Read Romans 8 before bed last night. Yum. There’s so much good stuff in that chapter. It begins with that powerful statement, “There is now no condemnation for those who are in Christ Jesus.” Then there’s all that stuff about the “Spirit of sonship” and being heirs with Christ, sharing in His suffering so might share in His glory. Awesome.
And that leads into my favorite part, starting in verses 18 and 19: “I consider that our present sufferings are not worth comparing with the glory that will be revealed in us. The creation waits in eager expectation for the sons of God to be revealed.” Another translation says that creation waits on tip toe.
Truth is, I don’t know exactly what this means. But I think I get the gist of it. It’s that for a long time now, things haven’t been right. Men and women have been seperated from God and because of that distance have made less of themselves. We’re not living up to our potential and it’s obvious to the entire universe. Not just the people, but even the animals and the rocks and the trees. I’m not sure whether or not to take that literally, but figuratively it’s powerful. Things are so out of whack that everybody and everything is waiting for the day—that day—when they finally look right again.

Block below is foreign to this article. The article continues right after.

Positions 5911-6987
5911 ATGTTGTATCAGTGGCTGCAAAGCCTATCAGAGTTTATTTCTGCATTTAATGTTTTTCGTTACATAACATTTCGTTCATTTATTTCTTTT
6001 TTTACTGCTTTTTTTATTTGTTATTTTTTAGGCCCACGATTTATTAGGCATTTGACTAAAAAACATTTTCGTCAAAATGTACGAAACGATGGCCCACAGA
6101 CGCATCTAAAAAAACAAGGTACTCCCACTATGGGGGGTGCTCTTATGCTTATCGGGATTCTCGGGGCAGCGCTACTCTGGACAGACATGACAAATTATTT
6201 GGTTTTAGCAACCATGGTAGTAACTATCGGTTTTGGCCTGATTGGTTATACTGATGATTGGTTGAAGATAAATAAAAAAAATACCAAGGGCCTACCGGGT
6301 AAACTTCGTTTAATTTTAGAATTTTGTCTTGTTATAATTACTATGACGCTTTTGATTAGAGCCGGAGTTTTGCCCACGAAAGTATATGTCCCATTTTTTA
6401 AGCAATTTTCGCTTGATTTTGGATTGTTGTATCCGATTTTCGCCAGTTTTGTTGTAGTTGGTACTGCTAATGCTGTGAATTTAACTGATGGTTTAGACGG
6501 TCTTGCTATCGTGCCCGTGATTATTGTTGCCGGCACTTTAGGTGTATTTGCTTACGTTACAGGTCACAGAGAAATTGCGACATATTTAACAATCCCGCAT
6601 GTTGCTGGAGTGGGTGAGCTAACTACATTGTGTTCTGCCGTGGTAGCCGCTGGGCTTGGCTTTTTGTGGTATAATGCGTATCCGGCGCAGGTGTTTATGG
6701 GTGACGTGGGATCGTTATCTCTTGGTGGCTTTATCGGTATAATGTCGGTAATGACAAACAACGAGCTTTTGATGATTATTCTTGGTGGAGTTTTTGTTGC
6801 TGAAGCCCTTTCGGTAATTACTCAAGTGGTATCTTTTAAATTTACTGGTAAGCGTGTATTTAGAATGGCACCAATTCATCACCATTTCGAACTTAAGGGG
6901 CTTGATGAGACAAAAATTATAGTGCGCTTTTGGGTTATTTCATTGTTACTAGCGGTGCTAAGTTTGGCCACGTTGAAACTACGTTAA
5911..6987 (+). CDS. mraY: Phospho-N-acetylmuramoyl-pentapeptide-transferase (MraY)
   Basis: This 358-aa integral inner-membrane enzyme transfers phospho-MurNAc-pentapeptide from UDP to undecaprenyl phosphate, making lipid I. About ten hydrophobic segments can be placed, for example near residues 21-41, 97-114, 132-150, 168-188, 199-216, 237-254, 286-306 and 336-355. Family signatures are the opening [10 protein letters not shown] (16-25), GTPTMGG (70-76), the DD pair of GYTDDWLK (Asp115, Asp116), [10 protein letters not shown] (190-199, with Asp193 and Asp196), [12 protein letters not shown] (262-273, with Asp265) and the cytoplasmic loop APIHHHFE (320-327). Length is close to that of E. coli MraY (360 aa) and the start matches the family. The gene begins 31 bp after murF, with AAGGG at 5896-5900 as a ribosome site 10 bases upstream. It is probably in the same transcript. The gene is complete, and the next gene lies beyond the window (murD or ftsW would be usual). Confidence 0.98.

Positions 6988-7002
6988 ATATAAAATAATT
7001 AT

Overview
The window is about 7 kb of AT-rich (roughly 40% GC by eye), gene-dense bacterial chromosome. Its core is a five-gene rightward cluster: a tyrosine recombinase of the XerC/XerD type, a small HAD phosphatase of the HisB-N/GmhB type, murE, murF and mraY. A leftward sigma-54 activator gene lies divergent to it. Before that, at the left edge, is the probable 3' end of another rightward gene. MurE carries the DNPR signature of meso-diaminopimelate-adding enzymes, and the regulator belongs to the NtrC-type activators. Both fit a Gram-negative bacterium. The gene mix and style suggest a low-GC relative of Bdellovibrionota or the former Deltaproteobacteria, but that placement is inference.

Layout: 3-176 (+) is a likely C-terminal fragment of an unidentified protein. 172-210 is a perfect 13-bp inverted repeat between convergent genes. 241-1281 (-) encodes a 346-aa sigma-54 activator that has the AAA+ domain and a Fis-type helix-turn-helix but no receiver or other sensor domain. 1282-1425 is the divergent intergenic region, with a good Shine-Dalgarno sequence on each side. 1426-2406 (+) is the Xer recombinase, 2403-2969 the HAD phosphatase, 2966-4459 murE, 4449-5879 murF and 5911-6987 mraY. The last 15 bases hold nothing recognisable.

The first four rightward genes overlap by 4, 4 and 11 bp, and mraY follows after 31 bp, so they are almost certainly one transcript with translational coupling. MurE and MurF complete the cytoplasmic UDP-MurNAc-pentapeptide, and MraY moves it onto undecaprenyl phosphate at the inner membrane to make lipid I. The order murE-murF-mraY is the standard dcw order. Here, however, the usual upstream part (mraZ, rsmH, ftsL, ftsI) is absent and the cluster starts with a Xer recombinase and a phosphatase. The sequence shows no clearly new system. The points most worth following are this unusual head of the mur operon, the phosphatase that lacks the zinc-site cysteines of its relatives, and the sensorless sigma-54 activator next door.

Look at 22-24: “We know that the whole creation has been groaning as in the pains of childbirth right up to the present time. Not only so, but we ourselves, who have the firstfruits of the Spirit, groan inwardly as we wait eagerly for our adoption as sons, the redemption of our bodies. For in this hope we were saved.”
I love this childbirth image. It’s like the world and everybody in it is pregnant. We’re in this painful, full, expectant, not exactly ourselves, liminal space, waiting for the birth of a new reality. I understand this image. With each of my pregnancies I spent all nine months thinking about the future, waiting for the new life I’d live as London or Eve’s mother. And when those babies were born, something was fulfilled in me. I became more than I’d been before—even more myself.
I think it’s cool, too, that salvation is located squarely inside the hoping—that we aren’t saved when Jesus comes back and our bodies are transformed, but that we’re saved now as we wait for “what we do not yet have.”
I hate to stop here because we get to even more great stuff further on—“all things work together for good” in 28 and then that great list of things that can’t seperate us from the love of God to close the chapter.
I think this is probably my favorite chapter in the Bible. It’s motivating and comforting and mysterious and beautiful. It speaks perfectly into life’s most trying moments as well life’s most boring. Romans 8 gives my waiting weight and purpose to my in the mean time.